Do Try This at Home (And Be Thankful You’ve Got One)

A caring videographer from California has made it his business to meet invisible people and turn them visible. And now his efforts have helped a homeless Canadian find a place to live.

For two and a half years, Mark Horvath has interviewed and filmed dozens of homeless people and shared their stories on his video blog (or “vlog,” as the young kids are calling it these days). Not long ago he posted a clip about Donny, taken on a freeze-your-face-off night in Calgary. In the video, Mark, who once lived on the streets himself, appears gobsmacked that Donny’s planning to sleep outside in an alleyway on sheets of cardboard. “It breaks my heart,” Mark says.

But after Donny’s video recently went public, in stepped the Calgary Homeless Foundation with a fix. This community agency hunted the streets to find Donny and set him up with a basement apartment – his first home in 21 years. Check out the housewarming video: just 8 seconds in, you get an exceedingly concrete sign of Donny’s exuberance. Mark’s reaction is lower key: “I’d love to take credit for that,” he writes, “but the truth is, it is the community that makes the difference.”

But by shining a spotlight on homeless people, Mark is lighting a fire under the community’s proverbial butt. His videos start conversations; they stir action. It’s worth taking the time to watch a few of the clips on his vlog. (I persisted past his tongue-in-cheek disclaimer: “WARNING – these videos will mess you up.”) What resonated most with me was the strong compassion expressed by the newly visible: When asked what his three wishes would be, a man named Randy includes a bid for world peace and a wish “that we could all just love each other.” Another guy, Gerald, talks about making choices based on morality, and says he tries to “bring out the honour in every man.”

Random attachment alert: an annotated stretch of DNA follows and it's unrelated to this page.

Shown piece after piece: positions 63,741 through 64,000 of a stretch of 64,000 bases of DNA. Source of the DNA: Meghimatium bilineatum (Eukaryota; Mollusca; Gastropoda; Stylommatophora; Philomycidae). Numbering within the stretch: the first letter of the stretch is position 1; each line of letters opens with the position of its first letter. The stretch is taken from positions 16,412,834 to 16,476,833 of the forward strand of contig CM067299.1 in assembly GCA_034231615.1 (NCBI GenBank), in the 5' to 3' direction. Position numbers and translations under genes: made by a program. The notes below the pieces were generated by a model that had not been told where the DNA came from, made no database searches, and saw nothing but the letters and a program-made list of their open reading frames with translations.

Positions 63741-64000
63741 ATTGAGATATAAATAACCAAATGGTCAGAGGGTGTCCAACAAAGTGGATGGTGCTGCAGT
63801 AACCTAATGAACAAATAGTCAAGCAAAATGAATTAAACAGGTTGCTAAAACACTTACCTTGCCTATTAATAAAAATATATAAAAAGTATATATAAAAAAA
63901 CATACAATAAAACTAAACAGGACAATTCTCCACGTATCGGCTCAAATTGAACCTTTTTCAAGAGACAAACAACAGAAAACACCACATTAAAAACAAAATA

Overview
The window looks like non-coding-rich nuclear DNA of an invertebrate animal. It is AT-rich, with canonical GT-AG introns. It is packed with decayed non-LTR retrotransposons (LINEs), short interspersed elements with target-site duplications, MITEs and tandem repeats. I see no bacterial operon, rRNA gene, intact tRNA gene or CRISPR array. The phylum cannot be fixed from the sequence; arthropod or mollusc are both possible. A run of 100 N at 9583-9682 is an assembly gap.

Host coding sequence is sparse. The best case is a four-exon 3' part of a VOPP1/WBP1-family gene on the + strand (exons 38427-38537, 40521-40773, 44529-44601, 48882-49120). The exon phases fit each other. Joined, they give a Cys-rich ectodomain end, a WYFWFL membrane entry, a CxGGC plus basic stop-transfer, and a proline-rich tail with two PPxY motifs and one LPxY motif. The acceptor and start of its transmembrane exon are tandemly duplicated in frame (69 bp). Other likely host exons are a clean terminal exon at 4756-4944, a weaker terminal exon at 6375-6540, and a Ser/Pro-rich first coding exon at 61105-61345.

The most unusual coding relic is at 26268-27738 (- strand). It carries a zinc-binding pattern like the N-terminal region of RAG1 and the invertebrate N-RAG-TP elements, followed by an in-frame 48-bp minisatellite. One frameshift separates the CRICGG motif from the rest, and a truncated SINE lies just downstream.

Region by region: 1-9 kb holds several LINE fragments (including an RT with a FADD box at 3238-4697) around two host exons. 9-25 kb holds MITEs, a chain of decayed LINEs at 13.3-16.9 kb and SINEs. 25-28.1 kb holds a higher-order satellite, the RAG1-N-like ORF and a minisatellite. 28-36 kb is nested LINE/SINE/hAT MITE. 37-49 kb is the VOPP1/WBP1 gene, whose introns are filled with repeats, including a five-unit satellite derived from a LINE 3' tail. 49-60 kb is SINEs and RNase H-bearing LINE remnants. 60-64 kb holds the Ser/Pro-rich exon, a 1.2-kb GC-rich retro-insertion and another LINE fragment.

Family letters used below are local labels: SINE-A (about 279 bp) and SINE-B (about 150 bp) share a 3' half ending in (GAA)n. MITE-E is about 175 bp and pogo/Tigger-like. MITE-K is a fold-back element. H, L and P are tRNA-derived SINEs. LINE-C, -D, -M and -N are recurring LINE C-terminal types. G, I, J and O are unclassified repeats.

Mark, if by “mess you up” you mean “make you want to hug someone,” then your warning is apt. People: watch his videos.

P.S. It’s my anniversary (sort of)! The first day of May marks five years since I started my good-deed-a-day project. I’m sending thick slices of virtual cake and gaudy party hats to all the readers and subscribers who visit this space and keep the theme going. Bonne fête!

6 responses to “Do Try This at Home (And Be Thankful You’ve Got One)

  1. Thanks, Lisa… you get more cake!

  2. Bonne Fete Lisa!!!

  3. Thank you, Jill! Extra cake for you, too. I’ve got lots!

  4. Wow. I just went to the Invisible People vlog and could not stop watching the videos. What a powerful message they convey. It breaks my heart and makes me beyond thankful for the things I take for granted EVERYDAY.

  5. Thanks for sharing your thoughts, Michelle. I had the same experience when I stopped by the site. Humble Mark Horvath is doing some astounding work.

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